As a result of the Rose Revolution, National Movement and the Burjanadze-Democrats emerged as the leading parties in Georgia. The two parties later united as the National Democrats. The Parliament is dominated by the National Democrats and no official minority currently exists in parliament. The New Rights party and the Industrialists have united and formed a bloc called the Rightist Opposition with Davit Gamkrelidze as the leader. Koba Davitashvili and Zviad Dzidziguri led a party named Union of National Forces - Conservatives. David Berdzenishvili led the Republicans.
International observers deemed the March 2004 parliamentary elections the most democratic since independence, with voter registration procedures further improved, including the addition of a consolidated computerized database; however, there continued to be a lack of political balance and independence in election commissions. During the election, international observers noticed a number of irregularities, including campaign material on display in several polling stations, implausible voter turnout (over 100 percent) in certain regions, and an unusually high percentage of invalid votes. Significant voting irregularities again took place in Kvemo Kartli, including ballot stuffing and proxy voting.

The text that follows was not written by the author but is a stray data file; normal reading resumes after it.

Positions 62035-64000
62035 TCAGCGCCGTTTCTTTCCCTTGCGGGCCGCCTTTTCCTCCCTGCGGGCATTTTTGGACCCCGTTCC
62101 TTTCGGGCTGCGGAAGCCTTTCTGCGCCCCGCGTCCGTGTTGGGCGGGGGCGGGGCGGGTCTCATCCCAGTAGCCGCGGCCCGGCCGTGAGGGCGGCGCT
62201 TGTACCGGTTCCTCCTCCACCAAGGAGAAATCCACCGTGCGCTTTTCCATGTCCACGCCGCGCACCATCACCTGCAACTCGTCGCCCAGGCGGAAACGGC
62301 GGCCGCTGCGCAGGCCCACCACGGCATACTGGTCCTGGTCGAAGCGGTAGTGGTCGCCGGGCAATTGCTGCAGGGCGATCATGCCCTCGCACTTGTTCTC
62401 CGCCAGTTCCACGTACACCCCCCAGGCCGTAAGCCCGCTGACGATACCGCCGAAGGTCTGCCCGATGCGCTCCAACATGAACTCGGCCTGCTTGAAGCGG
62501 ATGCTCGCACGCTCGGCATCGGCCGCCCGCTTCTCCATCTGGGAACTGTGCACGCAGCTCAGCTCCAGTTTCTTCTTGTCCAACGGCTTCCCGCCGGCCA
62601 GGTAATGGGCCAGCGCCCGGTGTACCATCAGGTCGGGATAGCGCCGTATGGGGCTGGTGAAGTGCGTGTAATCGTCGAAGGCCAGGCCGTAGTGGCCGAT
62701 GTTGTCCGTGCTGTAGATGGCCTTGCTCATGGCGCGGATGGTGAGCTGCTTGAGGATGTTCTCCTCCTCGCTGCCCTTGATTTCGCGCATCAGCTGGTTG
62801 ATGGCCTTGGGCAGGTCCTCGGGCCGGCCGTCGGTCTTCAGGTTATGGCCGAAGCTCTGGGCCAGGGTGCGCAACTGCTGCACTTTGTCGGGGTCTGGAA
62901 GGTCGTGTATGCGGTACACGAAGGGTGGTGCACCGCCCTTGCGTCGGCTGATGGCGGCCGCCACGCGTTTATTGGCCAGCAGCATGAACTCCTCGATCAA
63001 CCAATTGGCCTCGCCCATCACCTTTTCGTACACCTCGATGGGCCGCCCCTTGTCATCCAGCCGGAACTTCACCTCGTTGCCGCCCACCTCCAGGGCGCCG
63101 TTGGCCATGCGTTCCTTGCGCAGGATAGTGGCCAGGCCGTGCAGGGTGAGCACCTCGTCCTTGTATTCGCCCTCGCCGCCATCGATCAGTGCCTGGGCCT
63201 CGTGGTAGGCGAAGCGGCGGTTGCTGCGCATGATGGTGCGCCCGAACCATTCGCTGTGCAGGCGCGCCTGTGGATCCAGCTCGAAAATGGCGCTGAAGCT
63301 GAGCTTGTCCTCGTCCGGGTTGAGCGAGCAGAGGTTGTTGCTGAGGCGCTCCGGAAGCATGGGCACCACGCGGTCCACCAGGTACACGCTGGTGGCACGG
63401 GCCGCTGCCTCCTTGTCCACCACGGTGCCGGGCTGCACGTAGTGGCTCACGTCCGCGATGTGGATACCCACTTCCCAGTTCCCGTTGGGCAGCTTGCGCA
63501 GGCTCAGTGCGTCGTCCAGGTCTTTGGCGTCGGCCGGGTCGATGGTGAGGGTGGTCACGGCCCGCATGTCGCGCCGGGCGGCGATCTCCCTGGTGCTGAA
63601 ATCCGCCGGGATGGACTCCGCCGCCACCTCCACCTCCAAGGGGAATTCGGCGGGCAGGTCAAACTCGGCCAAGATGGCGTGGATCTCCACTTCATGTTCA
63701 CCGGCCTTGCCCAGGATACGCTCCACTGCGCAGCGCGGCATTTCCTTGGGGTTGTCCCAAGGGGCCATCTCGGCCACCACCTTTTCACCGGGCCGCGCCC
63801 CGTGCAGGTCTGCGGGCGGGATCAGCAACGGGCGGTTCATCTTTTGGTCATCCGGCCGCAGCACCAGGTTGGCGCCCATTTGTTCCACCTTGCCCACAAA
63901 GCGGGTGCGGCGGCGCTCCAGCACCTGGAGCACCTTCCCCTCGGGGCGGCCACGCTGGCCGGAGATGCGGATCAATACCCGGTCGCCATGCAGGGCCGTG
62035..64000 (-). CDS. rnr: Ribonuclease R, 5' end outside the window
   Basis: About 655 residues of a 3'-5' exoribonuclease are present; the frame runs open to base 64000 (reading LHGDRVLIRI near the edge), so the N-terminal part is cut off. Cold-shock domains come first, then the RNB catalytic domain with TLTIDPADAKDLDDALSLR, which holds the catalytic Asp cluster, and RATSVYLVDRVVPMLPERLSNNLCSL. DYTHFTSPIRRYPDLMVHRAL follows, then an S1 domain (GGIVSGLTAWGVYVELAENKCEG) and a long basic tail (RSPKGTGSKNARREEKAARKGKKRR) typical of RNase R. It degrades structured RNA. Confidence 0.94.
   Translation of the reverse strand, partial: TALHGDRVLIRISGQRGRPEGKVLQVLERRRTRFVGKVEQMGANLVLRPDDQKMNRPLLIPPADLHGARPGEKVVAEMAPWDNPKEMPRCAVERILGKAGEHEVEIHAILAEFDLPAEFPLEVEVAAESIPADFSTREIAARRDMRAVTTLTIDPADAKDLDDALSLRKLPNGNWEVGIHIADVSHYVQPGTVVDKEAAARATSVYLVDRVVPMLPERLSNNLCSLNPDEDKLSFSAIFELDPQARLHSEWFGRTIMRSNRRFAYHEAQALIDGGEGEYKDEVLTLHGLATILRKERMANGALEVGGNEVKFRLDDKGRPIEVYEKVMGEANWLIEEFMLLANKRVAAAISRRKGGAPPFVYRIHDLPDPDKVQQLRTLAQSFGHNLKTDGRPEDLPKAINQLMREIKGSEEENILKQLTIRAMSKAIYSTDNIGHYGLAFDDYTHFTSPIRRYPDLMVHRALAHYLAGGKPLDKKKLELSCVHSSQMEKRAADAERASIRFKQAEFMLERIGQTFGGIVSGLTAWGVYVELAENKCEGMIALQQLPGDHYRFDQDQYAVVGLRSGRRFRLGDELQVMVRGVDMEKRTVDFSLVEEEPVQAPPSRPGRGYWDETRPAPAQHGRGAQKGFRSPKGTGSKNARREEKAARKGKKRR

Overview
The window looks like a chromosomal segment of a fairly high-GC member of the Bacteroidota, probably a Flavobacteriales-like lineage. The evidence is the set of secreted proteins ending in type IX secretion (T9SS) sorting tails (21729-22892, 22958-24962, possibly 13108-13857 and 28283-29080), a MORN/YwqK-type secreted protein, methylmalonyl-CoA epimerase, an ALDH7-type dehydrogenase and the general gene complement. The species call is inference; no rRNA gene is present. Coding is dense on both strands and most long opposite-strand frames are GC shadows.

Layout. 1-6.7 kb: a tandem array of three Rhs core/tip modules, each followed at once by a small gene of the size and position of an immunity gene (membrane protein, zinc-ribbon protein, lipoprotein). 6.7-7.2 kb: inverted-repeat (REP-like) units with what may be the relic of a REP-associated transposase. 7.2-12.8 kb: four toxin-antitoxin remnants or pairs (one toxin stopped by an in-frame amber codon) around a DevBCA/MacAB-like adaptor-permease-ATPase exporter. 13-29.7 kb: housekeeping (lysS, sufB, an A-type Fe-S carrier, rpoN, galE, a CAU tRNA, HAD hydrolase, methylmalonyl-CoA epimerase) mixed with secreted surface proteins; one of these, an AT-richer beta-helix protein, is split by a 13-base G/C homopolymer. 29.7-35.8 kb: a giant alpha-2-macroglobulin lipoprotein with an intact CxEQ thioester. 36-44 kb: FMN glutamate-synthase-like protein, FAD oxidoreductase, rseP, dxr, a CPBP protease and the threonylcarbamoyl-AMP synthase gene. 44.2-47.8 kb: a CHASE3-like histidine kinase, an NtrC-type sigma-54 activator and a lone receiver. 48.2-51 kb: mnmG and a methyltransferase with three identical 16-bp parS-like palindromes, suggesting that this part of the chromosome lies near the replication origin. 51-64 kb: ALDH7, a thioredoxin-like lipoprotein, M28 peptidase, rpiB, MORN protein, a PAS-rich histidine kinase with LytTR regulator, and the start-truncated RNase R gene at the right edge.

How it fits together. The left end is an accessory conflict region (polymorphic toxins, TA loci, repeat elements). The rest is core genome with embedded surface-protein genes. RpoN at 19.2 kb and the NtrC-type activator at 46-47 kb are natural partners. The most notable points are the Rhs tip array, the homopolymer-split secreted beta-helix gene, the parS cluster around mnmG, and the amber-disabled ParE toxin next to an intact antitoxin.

Ajara remained the largest problem in the parliamentary elections. Then Ajara President Abashidze initially threatened to prevent the region from participating in Georgia's national parliamentary elections, voter registration information was inaccurate, and officials refused to cooperated with officials of the CEC. NGOs reported that violence against the opposition was higher than in previous elections. Opposition gatherings were violently suppressed or attacked, opposition offices were ransacked, and no television time was given to opposition parties. On 05 March 2004, unidentified men in masks beat reporter Vakhtang Komakhidze at a border checkpoint and confiscated his tapes, camera, and notes. Komakhidze was later hospitalized for several weeks. Such abuse reportedly prompted large-scale demonstrations, which were linked to Abashidze's ouster in May 2004.